Rural-urban migration has affected both the rural areas and urban areas negatively. It has been observed that the great pressure on economic infrastructure and accommodation facilities in terms of residential and office apartment has led to high cost of rent in the urban areas. The migrants are in the urban area for various reasons, either for education or business. Whichever vocation they seek, they are faced with competition. This has led to frustration and psychological problems due to non-accomplishment of goals and objectives of migrating to the urban area. The state government has set up agencies and put in place programmes to address this issue. Most of the agencies responsible for management of the rural-urban migration are cited in the urban centers. Such as Agricultural Development Programme ( ADP), International Fund for Agricultural Development ( IFAD), Ministry of Rural Development among others. They seem to forget the reason behind their establishment; likewise the personnel recruited into these agencies seem to be unwilling to enter the field to gather information that will assist them in execute these projects in the rural areas. The state government while implementing the programmes engages in politics, as they swerve resources for economic development to inconsequential areas, while neglecting other areas like the agricultural sector. Less focus on agricultural sector brings about food scarcity and low agricultural produce for the teeming population. The fall in food production results to food insecurity and importation. The lands that were supposed to be used for agriculture or mechanized farming have been used to build hotels, accommodations, industries and mansions. Furthermore, as attention is being directed to the urban area, major projects and programmes that ought to be directed to the rural areas are diverted to the urban area. Yet these facilities in the urban areas are not properly maintained by some of these agencies. The primary beneficiaries do not gain or participate in such projects. Hence the rural dwellers languish in abject poverty, low life expectancy, unemployment, lack of social amenities, poor power generation and basic infrastructures which hamper economic development

Objective of the study

The following objectives will be assessed;

  1. To identify the factors that impede on the effective implementation of policy measures put in place to reduce rural-urban migration
  2. To examine the effect of economic development on management of rural-urban migration in Calabar
  3. To investigate if the agricultural extension programme has reduced rural-urban migration in Calabar

Research question

The following research question will be formulated;

  1. What are the factors that impede on the effective implementation of policy measures put in place to reduce rural-urban migration?
  2. What is the effect of economic development on management of rural-urban migration in Calabar?
  3. Do agricultural extension programme has reduced rural-urban migration in Calabar?

Research hypotheses

The following research hypotheses will be formulated;

H0:   there are no factors that impede on the effective implementation of policy measures put in place to reduce rural-urban migration.

H1: there are factors that impede on the effective implementation of policy measures put in place to reduce rural-urban migration.

H02:  there is no effect of economic development on management of rural-urban migration in Calabar.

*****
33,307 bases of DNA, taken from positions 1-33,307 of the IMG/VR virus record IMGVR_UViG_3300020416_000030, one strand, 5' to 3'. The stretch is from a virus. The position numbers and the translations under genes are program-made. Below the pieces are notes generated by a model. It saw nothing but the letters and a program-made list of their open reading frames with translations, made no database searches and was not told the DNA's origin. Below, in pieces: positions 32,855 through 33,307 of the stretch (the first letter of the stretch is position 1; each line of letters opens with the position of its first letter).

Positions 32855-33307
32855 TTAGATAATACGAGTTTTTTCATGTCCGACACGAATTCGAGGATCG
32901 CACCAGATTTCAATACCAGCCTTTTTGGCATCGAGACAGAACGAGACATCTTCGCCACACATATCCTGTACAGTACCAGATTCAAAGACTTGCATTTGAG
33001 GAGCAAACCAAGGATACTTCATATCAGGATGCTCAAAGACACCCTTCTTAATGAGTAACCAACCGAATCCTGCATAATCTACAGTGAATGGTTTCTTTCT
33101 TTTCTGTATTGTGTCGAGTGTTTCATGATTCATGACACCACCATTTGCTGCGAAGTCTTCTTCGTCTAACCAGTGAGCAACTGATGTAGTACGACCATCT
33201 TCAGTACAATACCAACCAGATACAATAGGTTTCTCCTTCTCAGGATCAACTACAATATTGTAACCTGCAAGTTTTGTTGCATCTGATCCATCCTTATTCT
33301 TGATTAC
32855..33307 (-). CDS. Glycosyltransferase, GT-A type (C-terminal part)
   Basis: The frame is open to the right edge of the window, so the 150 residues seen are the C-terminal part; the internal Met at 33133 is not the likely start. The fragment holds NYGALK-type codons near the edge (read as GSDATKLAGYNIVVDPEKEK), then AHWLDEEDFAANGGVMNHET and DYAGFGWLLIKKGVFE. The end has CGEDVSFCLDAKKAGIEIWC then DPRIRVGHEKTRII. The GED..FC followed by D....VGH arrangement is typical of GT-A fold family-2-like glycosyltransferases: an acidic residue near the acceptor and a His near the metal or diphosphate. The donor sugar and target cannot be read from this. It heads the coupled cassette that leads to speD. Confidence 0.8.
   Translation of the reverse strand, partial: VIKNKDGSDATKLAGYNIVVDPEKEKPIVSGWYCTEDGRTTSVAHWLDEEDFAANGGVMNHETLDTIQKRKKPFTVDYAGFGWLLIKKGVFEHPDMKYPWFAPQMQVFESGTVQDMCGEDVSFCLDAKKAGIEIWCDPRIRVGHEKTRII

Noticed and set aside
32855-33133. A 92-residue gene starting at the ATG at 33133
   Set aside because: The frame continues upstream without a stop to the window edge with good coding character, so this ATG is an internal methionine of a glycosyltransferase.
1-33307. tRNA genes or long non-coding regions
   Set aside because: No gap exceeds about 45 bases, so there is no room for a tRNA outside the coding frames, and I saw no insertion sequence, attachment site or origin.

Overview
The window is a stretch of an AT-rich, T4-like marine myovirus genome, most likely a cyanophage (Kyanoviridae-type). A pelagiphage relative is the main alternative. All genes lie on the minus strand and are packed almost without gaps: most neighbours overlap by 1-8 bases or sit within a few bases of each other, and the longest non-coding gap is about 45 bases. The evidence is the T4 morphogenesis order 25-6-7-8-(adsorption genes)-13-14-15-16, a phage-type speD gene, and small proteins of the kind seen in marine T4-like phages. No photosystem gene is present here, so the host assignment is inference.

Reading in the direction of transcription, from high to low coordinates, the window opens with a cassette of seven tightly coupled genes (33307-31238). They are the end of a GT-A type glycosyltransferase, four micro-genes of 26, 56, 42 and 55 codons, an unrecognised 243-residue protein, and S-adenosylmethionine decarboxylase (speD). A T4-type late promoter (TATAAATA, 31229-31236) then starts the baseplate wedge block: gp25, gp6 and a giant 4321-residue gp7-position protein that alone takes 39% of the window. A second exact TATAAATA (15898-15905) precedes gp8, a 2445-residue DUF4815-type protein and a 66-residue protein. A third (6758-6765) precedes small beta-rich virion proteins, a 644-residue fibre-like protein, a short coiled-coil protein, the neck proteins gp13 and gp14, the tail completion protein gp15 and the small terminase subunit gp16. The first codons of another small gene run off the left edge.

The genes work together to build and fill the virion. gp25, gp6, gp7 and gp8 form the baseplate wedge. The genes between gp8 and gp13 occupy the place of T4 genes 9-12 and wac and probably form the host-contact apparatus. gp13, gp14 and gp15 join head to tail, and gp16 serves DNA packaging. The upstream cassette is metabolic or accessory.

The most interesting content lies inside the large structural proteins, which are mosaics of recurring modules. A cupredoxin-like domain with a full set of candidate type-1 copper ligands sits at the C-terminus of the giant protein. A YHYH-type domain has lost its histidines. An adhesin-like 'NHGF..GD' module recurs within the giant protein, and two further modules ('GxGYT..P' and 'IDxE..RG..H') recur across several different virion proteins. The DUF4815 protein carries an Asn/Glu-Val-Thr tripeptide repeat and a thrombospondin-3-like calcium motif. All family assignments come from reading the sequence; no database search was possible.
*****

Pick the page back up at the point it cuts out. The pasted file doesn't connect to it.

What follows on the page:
H2: there is effect of economic development on management of rural-urban migration in Calabar

H03:  there is no agricultural extension programme has reduced rural-urban migration in Calabar.

H3: there is agricultural extension programme has reduced rural-urban migration in Calabar

Significance of the study

The study will be very significant to students, lecturers and the government of Nigeria. The study will give a clear insight on the Management of rural-urban migration and economic development in Nigeria (Calabar as a case study).  The result of the study will help government to know the important of developing rural communities. The study will also serve as a reference to other researcher that will embark on the related topic

Scope and limitation of the study

The scope of the study covers Management of rural-urban migration and economic development in Nigeria (Calabar as a case study). the study will be limited to residents in Calabar

The researcher encounters some constraints which limit the scope of the study namely:

The research material available to the researcher is insufficient, thereby limiting the study

The time frame allocated to the study does not enhance wider coverage as the researcher has to combine other academic activities and examinations with the study.

Insufficient fund tends to impede the efficiency of the researcher in sourcing for the relevant materials, literature or information and in the process of data collection (internet, questionnaire and interview).

Definition of terms

Management: Management is the administration of an organization, whether it is a business, a non-profit organization, or a government body. It is the art and science of managing resources.

Rural urban migration: Rural-urban migration is both a socioeconomic phenomenon and a spatial process involving the movement of people from rural areas into cities, either permanently or semi permanently. At present, it occurs mainly in developing countries as they undergo rapid urbanization

Economic development: Economic Development is the creation of wealth from which community benefits are realized. It is more than a jobs program, it’s an investment in growing your economy and enhancing the prosperity and quality of life for all residents. Economic development means different things to different people.